German Chancellor Angela Merkel rejected French calls to deploy the European Central Bank as a crisis backstop, defying global leaders and investors calling for more urgent action to halt the turmoil.
As the crisis sent borrowing costs in core economies outside Germany to euro-era records, Merkel listed using the ECB as lender of last resort alongside joint euro-area bonds and a “snappy debt cut” as proposals that won’t work.
“I’m convinced that none of these approaches, if applied right now, would bring about a solution of this crisis,” Merkel said in a speech in Berlin today. “If politicians believe the ECB can solve the problem of the euro’s weakness, then they’re trying to convince themselves of something that won’t happen.”
Merkel’s comments underscore German reluctance to assume more liability for taming the debt crisis even as it moves on to France, the euro region’s second-largest economy, and threatens to trigger a global recession. Merkel said that “political action” to tighten budget rules is needed to solve the turmoil.
Stocks worldwide fell for a fourth day, the longest stretch of losses in two months, as Europe’s crisis festered. The yield on 10-year Spanish bonds rose 35 basis points to 6.76 percent, a euro-era high, while the premium France pays over Germany to borrow for 10 years jumped to a record 200 basis points. The euro approached a five-week low against the yen and reached the weakest against the dollar since Oct. 10.
‘Spreads Like Fear’
“Nothing spreads like fear,” said Holger Schmieding, chief economist at Joh. Berenberg Gossler & Co. in London. “If the European Central Bank does not intervene forcefully to stop the rot, the panic could spread even further and eventually put the very existence of the euro and the ECB at risk.”
French Finance Minister Francois Baroin renewed a clash with Germany over using the ECB as a backstop, saying in a speech in Paris late yesterday that central bank support for Europe’s recue fund is the best way to counter the crisis.
The Frankfurt-based ECB itself has also resisted calls to provide more support. Mario Draghi, the Italian who took over as president of the central bank this month, said Nov. 3 that backstopping government borrowing lies outside the ECB’s remit.
“We consider that the best way to avoid contagion is to have a solid firewall” by giving the fund a bank license, Baroin said. “We haven’t won the argument. We won’t make it a casus belli, but naturally we continue to think it would be the best way to bring stability to Europe.”
The clash is intensifying as France, the second-biggest backer of the European Financial Stability Facility after Germany, is dragged more deeply into the crisis that began more than two years ago in Greece and has in the past week led to the ousting of Italy’s Silvio Berlusconi.
The spread between French and German 10-year yields widened to as much as 204 basis points today as France sold 6.98 billion euros ($9.38 billion) of notes. Spanish bonds sank, driving 10- year yields to the highest since the euro was introduced in 1999, as borrowing costs climbed to the most in at least seven years at an auction of securities.
The yields on bonds of countries from Portugal to Finland, the Netherlands to Austria rose relative to Germany amid mounting concern the debt crisis is spreading.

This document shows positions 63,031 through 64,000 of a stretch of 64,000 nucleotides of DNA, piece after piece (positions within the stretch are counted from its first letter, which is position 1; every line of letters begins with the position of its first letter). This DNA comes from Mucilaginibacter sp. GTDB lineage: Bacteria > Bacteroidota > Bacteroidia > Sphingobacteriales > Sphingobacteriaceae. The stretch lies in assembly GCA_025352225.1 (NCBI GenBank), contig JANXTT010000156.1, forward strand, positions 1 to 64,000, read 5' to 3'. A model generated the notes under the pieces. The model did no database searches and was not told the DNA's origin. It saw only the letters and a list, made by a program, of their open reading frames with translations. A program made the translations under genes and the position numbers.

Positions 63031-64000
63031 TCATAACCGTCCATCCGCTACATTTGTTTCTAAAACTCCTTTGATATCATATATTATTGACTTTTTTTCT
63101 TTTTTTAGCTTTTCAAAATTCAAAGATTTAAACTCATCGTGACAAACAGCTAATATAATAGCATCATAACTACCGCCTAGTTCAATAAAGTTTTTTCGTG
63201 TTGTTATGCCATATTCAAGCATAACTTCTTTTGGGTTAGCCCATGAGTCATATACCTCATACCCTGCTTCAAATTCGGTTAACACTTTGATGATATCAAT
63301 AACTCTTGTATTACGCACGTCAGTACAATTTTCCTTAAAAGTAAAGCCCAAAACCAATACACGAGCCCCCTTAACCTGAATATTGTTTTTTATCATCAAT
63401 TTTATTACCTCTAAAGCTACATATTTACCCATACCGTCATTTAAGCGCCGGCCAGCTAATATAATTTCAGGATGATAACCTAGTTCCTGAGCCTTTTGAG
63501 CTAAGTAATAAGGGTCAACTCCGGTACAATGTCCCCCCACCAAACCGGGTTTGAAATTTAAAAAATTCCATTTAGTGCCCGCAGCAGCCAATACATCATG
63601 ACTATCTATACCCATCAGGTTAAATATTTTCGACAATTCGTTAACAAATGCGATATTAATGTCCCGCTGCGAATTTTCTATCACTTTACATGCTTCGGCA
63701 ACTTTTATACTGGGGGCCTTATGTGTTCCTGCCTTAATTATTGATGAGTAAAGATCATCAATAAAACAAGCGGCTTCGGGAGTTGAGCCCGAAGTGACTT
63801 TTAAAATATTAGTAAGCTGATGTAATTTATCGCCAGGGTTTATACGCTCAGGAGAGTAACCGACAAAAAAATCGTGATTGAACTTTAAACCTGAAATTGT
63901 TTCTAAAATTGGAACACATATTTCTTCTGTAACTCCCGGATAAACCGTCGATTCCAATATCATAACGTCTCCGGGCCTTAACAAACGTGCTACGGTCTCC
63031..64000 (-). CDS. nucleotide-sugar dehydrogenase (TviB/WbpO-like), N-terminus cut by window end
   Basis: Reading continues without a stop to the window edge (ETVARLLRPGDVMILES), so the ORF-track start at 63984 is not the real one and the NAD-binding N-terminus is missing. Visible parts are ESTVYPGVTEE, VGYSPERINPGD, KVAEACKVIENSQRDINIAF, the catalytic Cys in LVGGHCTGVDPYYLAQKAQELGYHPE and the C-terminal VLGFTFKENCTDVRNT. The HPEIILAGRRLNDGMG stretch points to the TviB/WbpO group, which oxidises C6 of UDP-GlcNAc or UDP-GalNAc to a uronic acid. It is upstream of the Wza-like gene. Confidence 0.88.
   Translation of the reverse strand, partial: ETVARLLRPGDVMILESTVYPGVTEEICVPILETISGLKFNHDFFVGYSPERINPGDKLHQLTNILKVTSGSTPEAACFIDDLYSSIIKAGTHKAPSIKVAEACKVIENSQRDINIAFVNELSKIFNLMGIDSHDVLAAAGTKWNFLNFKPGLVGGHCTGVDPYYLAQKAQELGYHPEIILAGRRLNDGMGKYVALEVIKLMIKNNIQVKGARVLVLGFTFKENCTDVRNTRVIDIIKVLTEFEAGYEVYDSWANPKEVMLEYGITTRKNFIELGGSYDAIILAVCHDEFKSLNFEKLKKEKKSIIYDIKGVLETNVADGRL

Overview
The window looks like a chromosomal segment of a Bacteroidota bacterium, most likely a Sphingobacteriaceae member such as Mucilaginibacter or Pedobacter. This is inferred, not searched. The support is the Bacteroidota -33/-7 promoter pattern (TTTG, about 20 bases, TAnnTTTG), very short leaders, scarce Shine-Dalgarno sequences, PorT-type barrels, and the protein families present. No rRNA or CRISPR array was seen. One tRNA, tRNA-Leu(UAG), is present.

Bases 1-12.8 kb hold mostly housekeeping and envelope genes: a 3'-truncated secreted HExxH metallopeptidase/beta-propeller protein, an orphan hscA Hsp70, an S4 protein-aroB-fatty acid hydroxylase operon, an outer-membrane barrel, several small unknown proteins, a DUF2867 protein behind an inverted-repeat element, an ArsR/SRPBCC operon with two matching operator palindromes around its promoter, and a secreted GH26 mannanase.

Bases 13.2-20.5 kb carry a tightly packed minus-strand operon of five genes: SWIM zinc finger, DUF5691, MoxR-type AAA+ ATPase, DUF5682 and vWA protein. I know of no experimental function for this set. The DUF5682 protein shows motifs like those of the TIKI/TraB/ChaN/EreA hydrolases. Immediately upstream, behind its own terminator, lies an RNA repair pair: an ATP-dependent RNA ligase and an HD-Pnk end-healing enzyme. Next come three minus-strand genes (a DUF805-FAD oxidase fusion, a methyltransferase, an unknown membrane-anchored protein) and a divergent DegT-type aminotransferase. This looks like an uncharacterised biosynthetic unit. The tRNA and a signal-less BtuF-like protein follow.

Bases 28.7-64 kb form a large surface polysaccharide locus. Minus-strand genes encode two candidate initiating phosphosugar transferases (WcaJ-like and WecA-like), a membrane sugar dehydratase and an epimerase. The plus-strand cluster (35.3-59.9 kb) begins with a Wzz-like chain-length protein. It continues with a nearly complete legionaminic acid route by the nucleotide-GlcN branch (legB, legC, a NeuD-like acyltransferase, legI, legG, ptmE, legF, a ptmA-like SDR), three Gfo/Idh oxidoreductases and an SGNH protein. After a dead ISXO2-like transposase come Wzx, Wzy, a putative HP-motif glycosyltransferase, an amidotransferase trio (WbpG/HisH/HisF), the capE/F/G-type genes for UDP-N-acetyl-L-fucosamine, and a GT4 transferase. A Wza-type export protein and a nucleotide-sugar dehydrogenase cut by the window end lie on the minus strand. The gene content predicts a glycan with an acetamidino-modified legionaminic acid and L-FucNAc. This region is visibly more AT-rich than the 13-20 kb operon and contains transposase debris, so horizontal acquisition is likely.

Merkel, in her speech, said that Europe must flesh out the details on leveraging the EFSF rescue fund, while pressing for European Union treaty change to enforce budget control and reassure markets over the medium term.
Cameron in Berlin
The German chancellor reached out to the U.K. on the eve of Prime Minister David Cameron’s visit to Berlin tomorrow, praising his effort to cut government spending and saying that “we want a Europe with Great Britain” that doesn’t exclude any member country from the euro area.
She called for countries to drop national objections and agree on changes to EU treaties to tighten oversight over national budgets, saying amendments could be “very limited” and possibly apply only to euro countries. Treaty change is “indispensable to persuade markets that we will continue on our path together,” she said.
President Barack Obama, speaking during a visit to Canberra yesterday, said financial-market turmoil will continue until European leaders persuade investors they have a convincing plan. Bank of England Governor Mervyn King and the U.K. Treasury said Europe’s woes are the biggest threat to the British economy.
“I’m deeply concerned, have been deeply concerned -- I suspect will be deeply concerned tomorrow and next week and the week after that,” Obama said.
The current market rout comes three weeks after European leaders completed an all-night summit to bolster their rescue efforts. They agreed to recapitalize banks and force bondholders to take a 50 percent writedown on Greek debt in what they called a comprehensive approach intended to end the crisis.
That effort is unlikely to be enough and requires further support from the ECB, according to Citigroup Chief Economist Willem Buiter.
“The only remaining show in town is the ECB,” Buiter said yesterday on Bloomberg Television’s “Surveillance Midday” with Tom Keene. “They may have to hold their noses, but they will have to do it,” he said. “The notion that they can’t do this because of their price mandate is nonsense.”
French President Nicolas Sarkozy had earlier backed down over the role the ECB should play in fire fighting, acknowledging Germany’s inter-war experience of hyperinflation, to help obtain the Oct. 27 accord among European leaders. “Germany has historic, almost sociological concern about central bank intervention,” Baroin said in Paris.
Buiter, a former member of the Bank of England’s monetary policy committee, suggested that Germany should look beyond that experience. “We’re not asking for Weimar,” he said.
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